Keep the samples in good condition

Package samples dry in zip-locking plastic bags. Do not add water. Soft-bodied insects may be kept in small plastic containers to avoid crushing. Nematode and disease samples must be kept at room temperature or cooler to keep nematodes, insects, and other pathogens alive during transport to the laboratory. This also decreases development of secondary organisms which can confuse diagnosis.


Diagnose the problem and then help your client correct it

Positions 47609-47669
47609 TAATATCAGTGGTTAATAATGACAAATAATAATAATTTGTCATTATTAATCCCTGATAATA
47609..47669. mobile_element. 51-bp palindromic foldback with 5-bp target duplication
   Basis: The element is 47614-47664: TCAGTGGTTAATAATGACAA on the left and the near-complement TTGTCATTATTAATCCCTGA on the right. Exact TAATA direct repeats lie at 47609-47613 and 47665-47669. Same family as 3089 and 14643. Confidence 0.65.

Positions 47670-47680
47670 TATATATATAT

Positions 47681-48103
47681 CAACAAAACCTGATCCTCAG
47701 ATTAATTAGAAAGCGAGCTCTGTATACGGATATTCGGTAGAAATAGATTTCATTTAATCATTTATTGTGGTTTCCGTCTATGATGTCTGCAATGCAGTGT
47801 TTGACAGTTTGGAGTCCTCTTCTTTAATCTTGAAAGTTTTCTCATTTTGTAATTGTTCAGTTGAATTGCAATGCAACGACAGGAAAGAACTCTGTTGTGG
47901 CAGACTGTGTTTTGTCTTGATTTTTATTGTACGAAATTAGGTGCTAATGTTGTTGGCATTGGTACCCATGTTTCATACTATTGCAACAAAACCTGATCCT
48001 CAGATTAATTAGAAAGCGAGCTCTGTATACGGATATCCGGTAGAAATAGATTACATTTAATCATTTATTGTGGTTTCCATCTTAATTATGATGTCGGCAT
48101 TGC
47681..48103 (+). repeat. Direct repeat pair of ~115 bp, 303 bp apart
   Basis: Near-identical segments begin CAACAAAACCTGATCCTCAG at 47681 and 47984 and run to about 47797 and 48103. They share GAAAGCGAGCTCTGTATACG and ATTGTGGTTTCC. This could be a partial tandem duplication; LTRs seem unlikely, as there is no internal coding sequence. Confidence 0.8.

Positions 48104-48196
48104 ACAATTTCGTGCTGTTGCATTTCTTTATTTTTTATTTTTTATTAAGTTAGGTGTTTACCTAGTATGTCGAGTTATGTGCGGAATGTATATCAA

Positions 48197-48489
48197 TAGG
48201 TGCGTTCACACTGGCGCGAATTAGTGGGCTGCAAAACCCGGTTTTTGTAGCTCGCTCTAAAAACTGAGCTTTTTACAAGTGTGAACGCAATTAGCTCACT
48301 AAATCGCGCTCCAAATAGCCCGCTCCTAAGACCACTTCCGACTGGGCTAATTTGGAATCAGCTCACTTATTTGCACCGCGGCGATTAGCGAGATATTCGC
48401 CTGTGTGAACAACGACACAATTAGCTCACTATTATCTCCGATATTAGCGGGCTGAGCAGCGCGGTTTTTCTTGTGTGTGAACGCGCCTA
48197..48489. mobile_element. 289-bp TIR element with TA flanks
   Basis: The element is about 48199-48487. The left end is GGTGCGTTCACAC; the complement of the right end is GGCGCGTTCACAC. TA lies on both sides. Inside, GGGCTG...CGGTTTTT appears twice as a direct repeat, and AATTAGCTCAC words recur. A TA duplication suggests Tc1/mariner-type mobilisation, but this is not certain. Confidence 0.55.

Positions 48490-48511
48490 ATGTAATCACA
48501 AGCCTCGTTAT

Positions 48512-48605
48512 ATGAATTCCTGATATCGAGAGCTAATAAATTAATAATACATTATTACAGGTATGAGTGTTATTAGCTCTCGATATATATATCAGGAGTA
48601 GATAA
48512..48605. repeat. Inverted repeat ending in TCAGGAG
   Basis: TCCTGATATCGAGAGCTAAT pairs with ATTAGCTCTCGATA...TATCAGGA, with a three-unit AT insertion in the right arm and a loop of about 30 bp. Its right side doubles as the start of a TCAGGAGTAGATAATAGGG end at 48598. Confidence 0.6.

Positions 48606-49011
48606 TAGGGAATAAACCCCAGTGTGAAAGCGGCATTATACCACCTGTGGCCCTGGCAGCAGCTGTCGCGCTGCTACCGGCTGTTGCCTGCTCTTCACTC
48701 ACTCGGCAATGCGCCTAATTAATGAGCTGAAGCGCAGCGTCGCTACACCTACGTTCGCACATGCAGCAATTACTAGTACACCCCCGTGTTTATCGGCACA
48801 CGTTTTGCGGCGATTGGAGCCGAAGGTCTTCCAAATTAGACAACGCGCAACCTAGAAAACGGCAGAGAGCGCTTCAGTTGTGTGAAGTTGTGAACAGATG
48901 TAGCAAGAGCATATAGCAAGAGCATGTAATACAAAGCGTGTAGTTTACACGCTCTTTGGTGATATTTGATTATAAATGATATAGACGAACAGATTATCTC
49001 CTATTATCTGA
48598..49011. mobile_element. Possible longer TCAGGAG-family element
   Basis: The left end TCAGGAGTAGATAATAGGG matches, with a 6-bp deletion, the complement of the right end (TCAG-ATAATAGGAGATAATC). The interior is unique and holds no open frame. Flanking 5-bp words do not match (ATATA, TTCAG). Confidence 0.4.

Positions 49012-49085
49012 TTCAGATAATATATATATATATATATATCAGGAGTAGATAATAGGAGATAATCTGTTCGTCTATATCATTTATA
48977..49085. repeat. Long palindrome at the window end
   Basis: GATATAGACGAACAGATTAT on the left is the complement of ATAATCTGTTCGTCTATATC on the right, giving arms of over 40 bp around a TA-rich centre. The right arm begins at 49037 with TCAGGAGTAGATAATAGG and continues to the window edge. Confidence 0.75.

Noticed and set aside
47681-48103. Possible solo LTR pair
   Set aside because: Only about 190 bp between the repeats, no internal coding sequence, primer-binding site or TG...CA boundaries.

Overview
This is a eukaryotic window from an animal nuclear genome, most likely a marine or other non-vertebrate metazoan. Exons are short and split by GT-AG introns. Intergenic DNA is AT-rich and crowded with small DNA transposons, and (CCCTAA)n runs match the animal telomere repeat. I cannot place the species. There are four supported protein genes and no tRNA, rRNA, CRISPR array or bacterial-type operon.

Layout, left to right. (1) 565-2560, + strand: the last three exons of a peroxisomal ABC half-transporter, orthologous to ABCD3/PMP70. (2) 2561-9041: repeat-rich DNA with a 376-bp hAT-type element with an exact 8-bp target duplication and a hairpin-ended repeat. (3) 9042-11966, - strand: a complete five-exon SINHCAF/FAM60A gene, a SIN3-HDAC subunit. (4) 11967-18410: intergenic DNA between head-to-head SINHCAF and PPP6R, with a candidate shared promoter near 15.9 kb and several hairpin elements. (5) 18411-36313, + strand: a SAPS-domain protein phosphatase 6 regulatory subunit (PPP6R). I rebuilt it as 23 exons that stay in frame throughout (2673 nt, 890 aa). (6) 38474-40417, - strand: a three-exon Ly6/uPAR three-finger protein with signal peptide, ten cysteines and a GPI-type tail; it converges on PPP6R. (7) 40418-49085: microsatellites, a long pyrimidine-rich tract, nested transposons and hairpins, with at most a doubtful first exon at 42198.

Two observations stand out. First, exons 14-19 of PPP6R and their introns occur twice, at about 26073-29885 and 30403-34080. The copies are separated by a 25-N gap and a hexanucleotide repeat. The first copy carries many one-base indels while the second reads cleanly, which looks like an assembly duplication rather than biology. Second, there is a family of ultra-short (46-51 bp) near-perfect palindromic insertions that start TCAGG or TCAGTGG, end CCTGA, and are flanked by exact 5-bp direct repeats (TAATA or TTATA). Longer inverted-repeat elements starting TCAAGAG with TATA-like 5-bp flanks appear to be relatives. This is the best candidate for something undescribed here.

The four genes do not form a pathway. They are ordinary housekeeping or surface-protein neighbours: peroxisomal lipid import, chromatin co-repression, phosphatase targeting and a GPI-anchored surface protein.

No one can know everything so use your expert contacts to examine samples, fill in the details and confirm your diagnosis. All parties should work cooperatively to solve grower problems. When trouble-shooting, a quick and accurate response is important. However, if laboratory tests are needed to confirm a diagnosis, wait for results before recommending corrective action. Throughout the investigative process, eliminate the minor factors to discover the primary cause. For example, although phosphorus deficiency symptoms may indicate a need for phosphorus fertilization, the deficiency can be caused by root pruning insects, poor drainage, low pH, low temperature, or chemical damage. To correct the deficiency effectively, determine which factor(s) is responsible before taking action. Applying the wrong treatment will cost your client money and may still not solve the problem. Many problems disappear with a change in environmental conditions such as sunshine, warm temperatures, and/or a little rain. There will be times when it is not economically feasible to correct the problem, or it may be too late in the season to correct the problem economically. In these cases, use the opportunity to teach your client how to prevent the problem in the future. New problems do develop occasionally, and may be preliminarily misidentified. For example, Dectes stem borer was mistaken for soybean lodging due to a lack of potassium fertilizer. Soybean cyst nematode infestations were confused with potassium deficiency problems. Soybean severe stunt disease was confused with 2,4-D injury. New problems can often look very similar to old problems. Pay closer attention to the clues that don't fit the old pattern. Keep an open mind! Remember, new problems may require basic research and a longer time to diagnose effectively.